Soon after Mike Schroepfer was promoted to Facebook CTO, he began recruiting top neural network researchers to build up the company’s AI capabilities. At the time, he and CEO Mark Zuckerberg wanted to use machine learning to focus on areas like facial recognition, targeted ads, language translation, and chatbots.
But according to a New York Times report on the state of Facebook’s AI efforts, the company’s AI research and Schroepfer’s role began to shift sometime in 2015. After the Paris terrorist attack, when 130 people were killed, Zuckerberg reportedly enlisted Facebook’s Applied Machine Learning team to find ways to address terrorism propaganda. Since then Facebook has only become more toxic, and the world has become more aware of the threats it poses to society and democracy.
By the middle of 2017, the team was primarily focused on keeping “toxic content” off of the site.
Cleansing Facebook of toxic content is an impossible task, but it’s one the company created when it opened the sewage floodgates with many decisions like becoming a de facto publishing company and creating a livestream platform that allows people to share in a “raw personal spontaneous way.” It’s a problem that’s exacerbated by Facebook’s insistence on being as big as possible and everything to everyone. It’s a problem that will never, ever go away.
And now, the CTO “is in a position he never wanted to be in,” according to the Times. He set out to build one of Silicon Valley’s top AI labs. “But along the way, his role evolved into one of threat removal and toxic content eliminator,” the Times states.
It’s like if you were hired to create a dream team to figure out how to transform your company and prepare it for the future—but instead, you and your team took over janitor duties. And instead of dealing with human waste you were cleaning the dredge of humanity as it is destroying the fabric of society.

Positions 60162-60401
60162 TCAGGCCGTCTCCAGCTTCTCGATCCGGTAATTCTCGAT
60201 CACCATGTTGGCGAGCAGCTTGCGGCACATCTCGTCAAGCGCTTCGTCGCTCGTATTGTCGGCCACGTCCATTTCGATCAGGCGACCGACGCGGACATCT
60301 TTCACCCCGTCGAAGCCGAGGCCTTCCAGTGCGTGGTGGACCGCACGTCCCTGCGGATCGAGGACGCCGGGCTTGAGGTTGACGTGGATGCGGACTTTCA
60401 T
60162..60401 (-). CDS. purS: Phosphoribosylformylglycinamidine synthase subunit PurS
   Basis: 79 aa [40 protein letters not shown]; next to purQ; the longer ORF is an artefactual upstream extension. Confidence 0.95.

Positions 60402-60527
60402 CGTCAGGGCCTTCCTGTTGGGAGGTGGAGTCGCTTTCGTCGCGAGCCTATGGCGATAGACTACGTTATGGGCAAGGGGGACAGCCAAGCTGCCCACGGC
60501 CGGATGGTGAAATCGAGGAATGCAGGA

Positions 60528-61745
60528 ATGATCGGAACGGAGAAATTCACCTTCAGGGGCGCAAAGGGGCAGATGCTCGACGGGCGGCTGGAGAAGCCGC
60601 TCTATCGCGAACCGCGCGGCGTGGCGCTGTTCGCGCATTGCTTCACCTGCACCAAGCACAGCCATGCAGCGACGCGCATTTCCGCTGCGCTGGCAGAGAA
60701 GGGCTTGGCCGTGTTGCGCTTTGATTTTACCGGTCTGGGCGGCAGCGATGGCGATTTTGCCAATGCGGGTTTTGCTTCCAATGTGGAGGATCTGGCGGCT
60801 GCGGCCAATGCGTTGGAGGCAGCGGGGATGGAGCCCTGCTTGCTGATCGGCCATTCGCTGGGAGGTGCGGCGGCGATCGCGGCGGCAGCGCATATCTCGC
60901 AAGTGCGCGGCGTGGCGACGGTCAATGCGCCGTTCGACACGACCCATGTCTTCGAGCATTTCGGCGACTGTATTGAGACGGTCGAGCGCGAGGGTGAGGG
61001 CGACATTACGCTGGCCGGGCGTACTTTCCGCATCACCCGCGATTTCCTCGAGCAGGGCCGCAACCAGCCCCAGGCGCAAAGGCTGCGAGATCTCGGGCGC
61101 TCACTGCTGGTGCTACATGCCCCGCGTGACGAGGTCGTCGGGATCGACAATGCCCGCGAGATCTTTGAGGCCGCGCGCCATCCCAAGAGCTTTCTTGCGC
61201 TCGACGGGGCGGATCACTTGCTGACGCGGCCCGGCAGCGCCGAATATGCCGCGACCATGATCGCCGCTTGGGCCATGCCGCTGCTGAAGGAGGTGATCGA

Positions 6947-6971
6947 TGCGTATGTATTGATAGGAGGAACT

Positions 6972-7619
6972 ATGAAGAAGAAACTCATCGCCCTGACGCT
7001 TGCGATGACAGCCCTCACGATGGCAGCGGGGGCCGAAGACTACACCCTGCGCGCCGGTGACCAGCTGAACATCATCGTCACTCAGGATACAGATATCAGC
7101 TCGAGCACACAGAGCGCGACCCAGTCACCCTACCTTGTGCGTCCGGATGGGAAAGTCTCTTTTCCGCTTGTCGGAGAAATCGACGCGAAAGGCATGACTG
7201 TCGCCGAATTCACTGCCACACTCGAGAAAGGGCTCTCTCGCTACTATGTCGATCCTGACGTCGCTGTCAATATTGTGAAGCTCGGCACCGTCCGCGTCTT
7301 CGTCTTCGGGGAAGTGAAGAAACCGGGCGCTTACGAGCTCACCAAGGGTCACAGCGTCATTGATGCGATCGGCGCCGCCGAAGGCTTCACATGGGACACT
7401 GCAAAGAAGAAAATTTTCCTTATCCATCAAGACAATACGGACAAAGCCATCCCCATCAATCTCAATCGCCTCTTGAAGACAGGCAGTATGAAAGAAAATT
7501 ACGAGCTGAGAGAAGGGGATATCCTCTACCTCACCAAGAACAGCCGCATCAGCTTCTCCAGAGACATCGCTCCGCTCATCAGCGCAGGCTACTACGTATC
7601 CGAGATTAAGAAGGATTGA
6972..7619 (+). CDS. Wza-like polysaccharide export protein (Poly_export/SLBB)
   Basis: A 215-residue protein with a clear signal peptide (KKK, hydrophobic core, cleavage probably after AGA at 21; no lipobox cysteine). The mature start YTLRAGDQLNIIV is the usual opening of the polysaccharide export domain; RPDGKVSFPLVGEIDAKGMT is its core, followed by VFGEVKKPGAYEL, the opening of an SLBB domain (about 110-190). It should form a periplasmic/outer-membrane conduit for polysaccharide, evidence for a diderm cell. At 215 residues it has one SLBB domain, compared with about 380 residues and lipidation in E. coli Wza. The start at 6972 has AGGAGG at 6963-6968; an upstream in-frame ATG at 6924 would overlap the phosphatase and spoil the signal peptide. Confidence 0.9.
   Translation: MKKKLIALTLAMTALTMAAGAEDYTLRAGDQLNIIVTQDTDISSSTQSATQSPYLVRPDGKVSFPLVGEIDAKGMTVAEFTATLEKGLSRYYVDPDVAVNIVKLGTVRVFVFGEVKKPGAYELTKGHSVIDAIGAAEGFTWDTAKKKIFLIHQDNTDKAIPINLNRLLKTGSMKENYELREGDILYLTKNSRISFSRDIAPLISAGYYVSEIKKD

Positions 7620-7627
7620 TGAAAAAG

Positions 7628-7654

That roll seems to have taken a toll on the CTO.
As Schroepfer was trying to explain the challenges of purging toxic waste from Facebook, a reporter mentioned the livestream video that the Christchurch shooter posted on Facebook during his attack on two mosques that killed 51. The original video was on Facebook for about an hour, but the footage quickly spread throughout the site. After being asked about the incident, “Schroepfer went quiet” and “his eyes began to glisten,” according to the Times.
It took a minute for Schroepfer to respond. He attempted “to remain composed” as he said his team is working on it. “It won’t be fixed tomorrow. But I do not want to have this conversation again six months from now. We can do a much, much better job of catching this,” Schroepfer told the Time.
The Times assessed that Facebook granted the newspaper access to Schroepfer to show that AI is helping the company clean the site, while also “humanising its executives.”
That humanisation seems to have involved weeping. As the Times states:
In two of the interviews, he started with an optimistic message that A.I. could be the solution, before becoming emotional. At one point, he said coming to work had sometimes become a struggle. Each time, he choked up when discussing the scale of the issues that Facebook was confronting and his responsibilities in changing them.
Apparently, people who work with Schroepfer are aware of the toll that his job has taken on him.
“I don’t think I’m speaking out of turn to say that I’ve seen [Schroepfer] cry at work,” Jocelyn Goldfein, a Zetta Venture Partners venture capitalist who worked with Schroepfer at Facebook, told the Times.
Almost makes you feel bad for the guy. Until you think about the Cambridge Analytica scandal, how Facebook often shares its users’ data without telling users it’s doing so, and how the platform played a crucial role in the Myanmar Genocide and Russia interfering with the U.S. presidential election.
And of course, it’s not just people behind the AI who are dealing with this problem. There are others who have been working to clean the toxicity—the moderators overseas and in the US who are reportedly suffering from PTSD from the horrors they see. Schroepfer will be just fine, folks.